About the Committee
INTRODUCTION TO THE STANDING SENATE COMMITTEE
ON AGRICULTURE AND FORESTRY
The Standing Senate Committee on Agriculture and Forestry has the mandate to examine legislation and to study, on order of the Senate, issues related to agriculture and forestry. The agriculture and agri-food portfolio covers all department and agencies that are under the responsibility of the Minister of Agriculture.
While most of the forest on Crown land is managed by the provinces, the federal government is responsible for many forest-related matters. These includes a fiduciary responsibility to aboriginal peoples, responsibility for the protection of endangered species, migratory birds, navigable waters, fisheries, environmental assessment, forest research and technology development, and the regulation of trade and commerce, including the export of forest products.
On May 16, 1986, the Standing Committee on Agriculture, Fisheries and Forestry was divided into two separate committees: the Standing Senate Committee on Agriculture and Forestry, and the Standing Senate Committee on Fisheries. The Standing Senate Committee on Agriculture and Forestry, hereafter referred to as the committee, convened on March 11, 1987.
Over the years, the committee’s studies have covered a wide range of topical subjects and various crises while longer term issues have provided a forum for in-depth analyses of changes that shaped, and are still influencing, the future of agriculture. For instance, in 1986, the committee tabled what was to become one of the most widely distributed and read reports in the history of the Senate. Entitled Soil at Risk: Canada’s Eroding Future, the report helped to raise awareness of soil degradation and its potential impact on the environment, on consumers and on the Canadian economy.
In April 2004, through a report entitled The BSE Crisis – Lessons for the Future, the committee addressed the Bovine Spongiform Encephalopathy (BSE) crisis which had recently struck the agriculture sector. The report gave an overview of the situation and problems related to the crisis and proposed a long-term approach to ensuring greater security and stability for the Canadian beef industry.
On November 20, 2007, the committee was given a renewed mandate to examine and report on rural poverty and rural decline in Canada. Pursuant to this order of reference, the committee tabled its final report in June 2008 entitled Beyond Freefall: Halting Rural Poverty. The report reflected the views of expert witnesses and rural Canadians in every province and territory. The report made 68 recommendations aimed at reducing rural poverty and rural decline in Canada and increasing the federal government policy commitment to rural issues. In the same year, the committee produced a report entitled “Growing” Costs for Canadian Farmers. The study looked at the factors behind the large increase in farm input prices that occur periodically. Those factors include high energy prices, weather-related events in some parts of the world that reduced crop yields, increasing demand from Asian countries and the growth of ethanol production. Domestic institutional factors, such as regulations, also have a role in explaining high input prices. The seven recommendations addressed ways to help farmers cope with global factors through farm programs, while also asking the federal government to review domestic regulatory issues that potentially further exacerbate the effect of the global factors.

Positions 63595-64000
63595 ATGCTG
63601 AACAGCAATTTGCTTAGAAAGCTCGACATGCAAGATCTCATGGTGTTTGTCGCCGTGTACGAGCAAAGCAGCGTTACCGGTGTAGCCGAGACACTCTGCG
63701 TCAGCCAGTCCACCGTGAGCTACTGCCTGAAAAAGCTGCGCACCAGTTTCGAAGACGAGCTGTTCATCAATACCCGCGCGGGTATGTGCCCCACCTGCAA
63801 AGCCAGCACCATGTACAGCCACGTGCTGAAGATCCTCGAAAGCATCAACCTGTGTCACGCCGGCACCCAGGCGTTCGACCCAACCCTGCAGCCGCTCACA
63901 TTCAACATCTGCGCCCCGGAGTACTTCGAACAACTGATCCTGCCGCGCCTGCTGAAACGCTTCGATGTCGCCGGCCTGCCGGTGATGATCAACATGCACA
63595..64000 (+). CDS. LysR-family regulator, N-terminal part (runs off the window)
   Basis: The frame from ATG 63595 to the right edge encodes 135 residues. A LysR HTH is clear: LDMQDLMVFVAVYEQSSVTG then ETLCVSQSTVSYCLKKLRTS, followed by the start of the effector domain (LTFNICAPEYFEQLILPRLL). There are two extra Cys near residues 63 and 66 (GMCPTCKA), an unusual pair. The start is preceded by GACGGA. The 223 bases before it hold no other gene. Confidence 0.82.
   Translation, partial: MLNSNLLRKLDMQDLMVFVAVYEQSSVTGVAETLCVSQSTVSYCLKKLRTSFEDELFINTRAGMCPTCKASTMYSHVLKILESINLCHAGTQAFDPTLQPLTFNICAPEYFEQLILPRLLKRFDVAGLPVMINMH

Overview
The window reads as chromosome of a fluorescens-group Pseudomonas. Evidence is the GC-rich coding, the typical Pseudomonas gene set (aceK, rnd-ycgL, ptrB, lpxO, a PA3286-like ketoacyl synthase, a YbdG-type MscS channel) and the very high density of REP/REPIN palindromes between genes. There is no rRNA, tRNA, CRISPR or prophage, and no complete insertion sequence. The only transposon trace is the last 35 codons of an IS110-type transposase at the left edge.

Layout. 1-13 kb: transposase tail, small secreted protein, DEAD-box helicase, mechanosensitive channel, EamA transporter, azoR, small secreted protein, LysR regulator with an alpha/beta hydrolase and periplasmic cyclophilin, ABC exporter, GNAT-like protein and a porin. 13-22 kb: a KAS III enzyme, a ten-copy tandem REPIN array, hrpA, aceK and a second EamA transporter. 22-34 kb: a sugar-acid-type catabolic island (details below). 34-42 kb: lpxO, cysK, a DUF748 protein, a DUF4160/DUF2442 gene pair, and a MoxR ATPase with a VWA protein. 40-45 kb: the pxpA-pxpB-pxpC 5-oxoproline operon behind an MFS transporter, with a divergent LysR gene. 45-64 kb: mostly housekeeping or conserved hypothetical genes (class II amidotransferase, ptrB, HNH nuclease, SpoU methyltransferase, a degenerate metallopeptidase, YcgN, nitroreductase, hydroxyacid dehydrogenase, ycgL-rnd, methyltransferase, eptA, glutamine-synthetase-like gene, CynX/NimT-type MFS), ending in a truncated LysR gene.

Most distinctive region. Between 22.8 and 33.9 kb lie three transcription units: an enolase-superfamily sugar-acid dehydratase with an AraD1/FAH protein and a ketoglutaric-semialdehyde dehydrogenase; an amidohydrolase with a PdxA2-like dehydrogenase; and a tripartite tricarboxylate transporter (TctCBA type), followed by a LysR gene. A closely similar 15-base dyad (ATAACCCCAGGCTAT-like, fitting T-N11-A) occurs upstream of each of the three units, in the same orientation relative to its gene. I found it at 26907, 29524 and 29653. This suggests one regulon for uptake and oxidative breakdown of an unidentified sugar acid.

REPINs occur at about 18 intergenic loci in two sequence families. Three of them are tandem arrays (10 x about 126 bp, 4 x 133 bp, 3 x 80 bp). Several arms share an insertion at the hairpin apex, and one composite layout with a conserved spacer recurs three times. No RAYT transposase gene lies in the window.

In July 2011, the committee tabled a report entitled The Canadian Forest Sector: A Future Based on Innovation which makes a diagnosis of problems in the forest industry. Specifically, it describes the causes and origins of the crisis that the industry is going through, including structural (e.g. drop in demand for newsprint due to the growth of electronic publications) and cyclical causes (e.g. the decline in the US Market). The role and responsibilities of the federal government with respect to research, market and trade development in the forestry sector, amongst others, are also assessed.
SELECTED LEGISLATIVE WORK
Since the committee took on its current form in 1987, it has had numerous bills referred to it that focussed on agricultural issues. These bills dealt primarily with amendments to already existing acts such as the Agricultural Marketing Programs Act and the Canadian Wheat Board Act.
For information on the current work of the committee, you may wish to review the orders of reference the committee has received from the Senate, or review the committee proceedings. Detailed information on current work of the committee can be found on the parliamentary website at http://senate-senat.ca/agfo.asp .